However, the local benefits of Conservatism haven't received the level of attention many would have anticipated. This must change. Whether it be in fixing our struggling health system, curtailing lavish over-expenditure of your taxes, or making work pay, we offer a new path for Northern Ireland - a path which rewards, not punishes, the hard-working people of this country. Contrary to popular opinion, people are willing to shift voting patterns based upon policy in Northern Ireland, but they require something to vote for.

Within the run-up to the general election, we must ensure our message is not lost within the sectarian games of Stormont. This is our moment to prove to the Northern Irish electorate that we deserve their vote.

ANDREW WOOSTER

Deputy chair (membership)

Northern Ireland Conservative Future

January wasn’t always month to mark New Year

Most of us look to the New Year as if it was always set in stone on January 1, yet the New Year used to be celebrated in most British dominions on March 25 until the Gregorian calendar was introduced in 1752.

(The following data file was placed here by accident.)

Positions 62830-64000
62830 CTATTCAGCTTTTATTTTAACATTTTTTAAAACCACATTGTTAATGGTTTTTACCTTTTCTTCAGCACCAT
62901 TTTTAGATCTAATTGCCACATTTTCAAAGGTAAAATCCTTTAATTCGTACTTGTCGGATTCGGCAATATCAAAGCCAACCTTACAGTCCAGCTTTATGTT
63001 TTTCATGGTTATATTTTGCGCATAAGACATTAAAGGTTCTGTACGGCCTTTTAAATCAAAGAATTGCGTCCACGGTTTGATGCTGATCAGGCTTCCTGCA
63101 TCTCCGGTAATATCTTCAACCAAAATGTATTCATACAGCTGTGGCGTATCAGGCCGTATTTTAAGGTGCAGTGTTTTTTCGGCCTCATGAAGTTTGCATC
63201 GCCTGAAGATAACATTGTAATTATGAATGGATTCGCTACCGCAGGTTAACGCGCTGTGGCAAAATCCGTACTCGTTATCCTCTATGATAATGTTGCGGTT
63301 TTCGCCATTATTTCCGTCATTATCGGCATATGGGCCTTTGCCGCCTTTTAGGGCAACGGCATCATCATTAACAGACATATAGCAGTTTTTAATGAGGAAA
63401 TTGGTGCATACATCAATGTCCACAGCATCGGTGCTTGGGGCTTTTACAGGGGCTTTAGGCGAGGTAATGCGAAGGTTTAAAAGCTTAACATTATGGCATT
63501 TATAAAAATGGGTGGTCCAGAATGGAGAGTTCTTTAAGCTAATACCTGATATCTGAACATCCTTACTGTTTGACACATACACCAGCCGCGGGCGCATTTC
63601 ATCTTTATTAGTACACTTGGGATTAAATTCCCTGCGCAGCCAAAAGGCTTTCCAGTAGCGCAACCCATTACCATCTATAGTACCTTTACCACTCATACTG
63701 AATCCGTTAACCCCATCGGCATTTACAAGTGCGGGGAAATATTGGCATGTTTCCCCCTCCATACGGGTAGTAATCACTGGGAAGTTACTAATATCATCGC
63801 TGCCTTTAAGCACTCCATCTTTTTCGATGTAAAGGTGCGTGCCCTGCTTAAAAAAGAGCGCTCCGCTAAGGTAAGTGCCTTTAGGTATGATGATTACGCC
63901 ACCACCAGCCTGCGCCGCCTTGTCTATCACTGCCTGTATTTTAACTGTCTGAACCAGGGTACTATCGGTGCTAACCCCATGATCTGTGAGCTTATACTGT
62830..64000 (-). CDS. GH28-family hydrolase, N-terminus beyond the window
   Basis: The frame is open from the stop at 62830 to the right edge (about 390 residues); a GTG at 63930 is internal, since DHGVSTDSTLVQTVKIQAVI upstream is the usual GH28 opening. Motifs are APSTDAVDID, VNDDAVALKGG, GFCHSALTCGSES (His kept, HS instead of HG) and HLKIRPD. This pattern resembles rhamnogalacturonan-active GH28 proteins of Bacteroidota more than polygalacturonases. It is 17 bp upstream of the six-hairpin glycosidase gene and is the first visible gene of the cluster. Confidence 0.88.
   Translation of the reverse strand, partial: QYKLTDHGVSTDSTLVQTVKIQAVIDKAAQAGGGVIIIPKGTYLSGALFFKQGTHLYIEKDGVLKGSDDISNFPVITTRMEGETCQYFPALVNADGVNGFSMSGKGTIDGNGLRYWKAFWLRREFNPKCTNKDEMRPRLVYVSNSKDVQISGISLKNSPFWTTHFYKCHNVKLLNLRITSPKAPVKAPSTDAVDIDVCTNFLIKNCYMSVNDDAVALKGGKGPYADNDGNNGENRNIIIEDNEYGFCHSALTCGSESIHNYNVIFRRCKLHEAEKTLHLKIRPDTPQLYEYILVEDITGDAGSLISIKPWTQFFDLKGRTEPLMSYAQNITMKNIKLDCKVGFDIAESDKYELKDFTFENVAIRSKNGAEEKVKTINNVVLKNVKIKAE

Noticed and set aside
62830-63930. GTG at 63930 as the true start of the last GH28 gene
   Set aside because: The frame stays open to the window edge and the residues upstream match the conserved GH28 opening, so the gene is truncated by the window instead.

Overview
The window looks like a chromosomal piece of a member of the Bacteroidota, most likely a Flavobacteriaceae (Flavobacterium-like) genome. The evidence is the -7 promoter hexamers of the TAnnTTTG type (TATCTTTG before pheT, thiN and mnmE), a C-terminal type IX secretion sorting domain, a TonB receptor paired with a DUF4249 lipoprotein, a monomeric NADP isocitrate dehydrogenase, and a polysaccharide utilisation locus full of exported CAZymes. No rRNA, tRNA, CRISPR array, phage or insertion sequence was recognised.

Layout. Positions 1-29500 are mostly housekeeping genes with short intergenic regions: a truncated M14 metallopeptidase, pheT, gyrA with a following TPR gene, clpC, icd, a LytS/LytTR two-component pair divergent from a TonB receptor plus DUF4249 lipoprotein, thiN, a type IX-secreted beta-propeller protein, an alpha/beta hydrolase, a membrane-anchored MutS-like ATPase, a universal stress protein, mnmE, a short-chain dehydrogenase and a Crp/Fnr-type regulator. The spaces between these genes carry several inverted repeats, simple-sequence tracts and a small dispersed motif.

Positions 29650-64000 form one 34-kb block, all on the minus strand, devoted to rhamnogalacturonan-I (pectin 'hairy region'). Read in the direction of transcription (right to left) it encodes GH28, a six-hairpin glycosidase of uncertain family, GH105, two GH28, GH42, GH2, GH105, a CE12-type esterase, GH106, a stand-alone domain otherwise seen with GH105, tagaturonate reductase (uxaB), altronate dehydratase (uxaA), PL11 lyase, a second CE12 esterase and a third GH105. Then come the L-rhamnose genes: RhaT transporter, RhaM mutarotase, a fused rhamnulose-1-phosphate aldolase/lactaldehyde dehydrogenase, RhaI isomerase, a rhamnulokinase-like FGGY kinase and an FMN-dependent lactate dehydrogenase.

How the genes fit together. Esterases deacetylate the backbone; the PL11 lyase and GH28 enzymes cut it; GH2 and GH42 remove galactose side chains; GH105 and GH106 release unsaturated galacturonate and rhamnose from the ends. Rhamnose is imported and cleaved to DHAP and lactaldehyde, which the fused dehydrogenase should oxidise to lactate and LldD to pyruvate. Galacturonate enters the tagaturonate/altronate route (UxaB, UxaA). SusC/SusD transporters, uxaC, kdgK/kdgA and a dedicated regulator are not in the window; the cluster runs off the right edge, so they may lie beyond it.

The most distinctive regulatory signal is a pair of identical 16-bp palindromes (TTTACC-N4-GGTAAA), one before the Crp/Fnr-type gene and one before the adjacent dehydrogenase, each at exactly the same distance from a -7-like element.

The Biblical, or Hebrew, New Year also began in Spring. A vestige of England’s Spring New Year is still with us in the form of the tax year beginning in April. The pagan links to the New Year in the Spring involve the Equinox.

In Church circles, January 1 liturgically marked the Feast of the Circumcision of Christ. The Romans dedicated the day to Janus, from whence we get the word “January”. This year, the Gregorian calendar will be 2016 and the Biblical (Hebrew) calendar, which Jesus observed, will be 5776, dated from Creation.